Modern Frontend Architecture

HomeBlogModern Frontend Architecture

This article will deal with front-end architectural concepts. It is heavily based on Lee Byron's talk at Fullstack Fest 2016 in Barcelona about Immutable User Interfaces, but also on UI architecture I implemented at iAdvize.

Edit nov 2019 : Practices have evolved since this talk in 2016 and libraries have been created to bring those principles to life (Redux, React Hooks, etc). However, they are still relevant and are now heavily used all around the front-end community._

MVC and Rest might not be the solution

Last decade, MVC and Rest reigned the software world. As the UI becomes increasingly like an installed app (see The Front-end Is a Full-stack, by Luca Marchesini), data flux is slowly becoming a big bowl of spaghetti. Views and models are always listening to each other and updating to adapt, so there might be unforeseen cascading side effects, the data sate is not always up to date in the entire app and the most important issue you have to deal with is “where does that change come from ?”.

Another issue to consider is that even in 2016 you can't rely on networks. Internet can be slow, you can get disconnected if you go underground… This is not been my main problematic recently, as my users are still desktop users, with a generally good internet connexion. But as a frontend developer, it must always be kept in mind, especially if you're building a mobile app.

Immutable data flux

Bringing immutability principles into the app gives garanties that the manipulated data won't be modified by something you don't know at the other side of the app. That is especially useful when you're working on a large application, in a team of 10+ developers, where you can't be aware of everything that's happening at one point in time. By keeping a tight control on what's changing, you can free your mind and focus on what really matters: your code!

sVirtual views

Every kind of platform (web browsers, iOS, Android…) has views and the ability to create view trees. However, their APIs are not amazing so you always need to track the reference of your elements or fetch them in a mysterious way if you want to mutate them (cheers you lovely document.getElementById ^^), and no one will ever be able to know it has changed. Components were born to solve that problem. They are an additional level of abstraction on top of the views, defined as pure function which always return the same view for a given data state.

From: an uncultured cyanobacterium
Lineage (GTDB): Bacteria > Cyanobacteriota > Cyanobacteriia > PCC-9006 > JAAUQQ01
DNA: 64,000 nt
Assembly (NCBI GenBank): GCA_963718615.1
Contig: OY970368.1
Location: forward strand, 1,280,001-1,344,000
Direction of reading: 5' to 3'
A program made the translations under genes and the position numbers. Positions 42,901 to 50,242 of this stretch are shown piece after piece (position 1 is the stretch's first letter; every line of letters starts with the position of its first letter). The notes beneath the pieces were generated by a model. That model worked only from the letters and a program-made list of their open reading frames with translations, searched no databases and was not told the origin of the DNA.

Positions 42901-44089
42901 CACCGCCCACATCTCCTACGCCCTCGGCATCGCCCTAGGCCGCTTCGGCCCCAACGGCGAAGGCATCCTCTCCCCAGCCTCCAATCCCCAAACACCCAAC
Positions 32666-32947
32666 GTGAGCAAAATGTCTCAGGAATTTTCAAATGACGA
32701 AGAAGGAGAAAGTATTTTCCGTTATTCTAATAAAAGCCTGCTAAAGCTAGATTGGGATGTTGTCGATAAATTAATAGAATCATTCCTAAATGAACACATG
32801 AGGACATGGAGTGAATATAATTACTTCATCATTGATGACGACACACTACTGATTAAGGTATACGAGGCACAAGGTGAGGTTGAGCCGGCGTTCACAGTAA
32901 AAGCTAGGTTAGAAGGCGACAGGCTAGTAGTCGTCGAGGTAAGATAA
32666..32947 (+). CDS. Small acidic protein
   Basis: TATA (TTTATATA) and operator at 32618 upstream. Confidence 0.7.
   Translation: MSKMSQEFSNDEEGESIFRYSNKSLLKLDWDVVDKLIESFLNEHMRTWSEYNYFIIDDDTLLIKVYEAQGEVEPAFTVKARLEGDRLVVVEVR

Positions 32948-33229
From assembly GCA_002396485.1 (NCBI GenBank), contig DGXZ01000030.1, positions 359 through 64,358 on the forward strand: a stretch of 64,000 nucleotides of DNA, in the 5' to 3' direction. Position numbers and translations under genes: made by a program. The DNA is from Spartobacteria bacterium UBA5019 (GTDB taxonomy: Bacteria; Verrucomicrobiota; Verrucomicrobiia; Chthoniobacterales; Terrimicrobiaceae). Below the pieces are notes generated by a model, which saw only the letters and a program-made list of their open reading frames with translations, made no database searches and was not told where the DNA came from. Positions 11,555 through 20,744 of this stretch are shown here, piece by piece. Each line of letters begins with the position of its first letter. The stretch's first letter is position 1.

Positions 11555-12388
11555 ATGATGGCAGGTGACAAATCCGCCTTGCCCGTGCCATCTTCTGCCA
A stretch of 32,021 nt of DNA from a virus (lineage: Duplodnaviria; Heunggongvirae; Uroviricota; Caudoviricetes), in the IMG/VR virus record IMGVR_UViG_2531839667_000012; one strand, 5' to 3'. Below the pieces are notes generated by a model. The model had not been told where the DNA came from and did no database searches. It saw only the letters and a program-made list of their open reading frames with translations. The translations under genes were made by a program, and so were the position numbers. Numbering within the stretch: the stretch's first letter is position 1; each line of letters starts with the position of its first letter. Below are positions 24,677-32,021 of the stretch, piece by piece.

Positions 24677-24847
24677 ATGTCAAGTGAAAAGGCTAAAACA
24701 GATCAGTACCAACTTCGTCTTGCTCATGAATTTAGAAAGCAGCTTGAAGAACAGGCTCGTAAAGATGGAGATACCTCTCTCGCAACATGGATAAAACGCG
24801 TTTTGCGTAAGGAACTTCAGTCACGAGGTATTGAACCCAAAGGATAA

Component(State) => View

A component library can create a virtual representation of the component tree and transform it into the view tree that will appear on the screen. When the input data changes, the virtual tree is re-rendered and the lib can make a diff between the actual representation and the new one to only re-paint elements that have moved.

We use React for our web components. For mobile developers, you can rely on ReactNative, ComponentKit…

Model --> Component --> View

Explicit is better than implicit

Components and state are really closed to each other, as one is in charge of rendering the data stored by the other, so if during the development process the structure of one of them is changed (ie: add a new property in the view or remove one in the model…) everything in the app has to consider those changes. This might become very tricky when the app has dozens of components receiving the whole state without describing which property they use. Therefore, components have to explicitly say what kind of data they'll need.

// DONT
const myView = new Component(myState)

// DO
const myView = new Component({ myName, myPhoto })

React has PropTypes that can be deeply described, with object description, not-null options… handelling Javascript lack of real object typing.

Actions to bring UI to life

For now this architecture is simple but it can't be altered by user interactions. To handle this job, actions are coming.

Action(State) => State

They are methods that take the current state as a parameter and return a new state. Thanks to services, this new state is then synchronized with backend.

Networks can be slow or encounter latency and your users have to be aware that their actions have been taken into account by the system. Two solutions appear. The first one is loaders, but they can quickly become very annoying, especially if loaders block user interactions to avoid concurrency actions. The second one is Optimistic State: actions return a computed version of the old state based on what is supposed to be its new value, and a promise that will resolve the state server-side.

Action(State) => {OptimisticState, Promise(State)}

Therefore, actions can be queued so there is no concurrency issue in the way data is processed.

Action3(Action2(Action1(State)) => State

There are several ways to implement this kind of queue. At iAdvize, we rely on event dispatcher and javascript monothreading: events trigger actions and, as Javascript is not multithreaded we are sure they are processed in the right order.

stage

Using this cycle app architecture has made our development process as a team easier, and improved our efficiency. We always know where changes come from. Also, as we based our development on pure functions, we are sure that nothing from the outside world will interfere in our function and it is easier to be tested.

This made the composition of different components all over the app way better. Lee finished its talk by saying “Architecture is a Tradeoff”. This solution might not be the best for your usage, and it has to be challenged. Because of what building an app involves, we discovered new ways to constantly improve it. That's why there is no finish line on the path of software engineering, forcing us to never stop exploring and innovating.

Terms and conditions - © Johan Soulet

Made with ❤️ in Nantes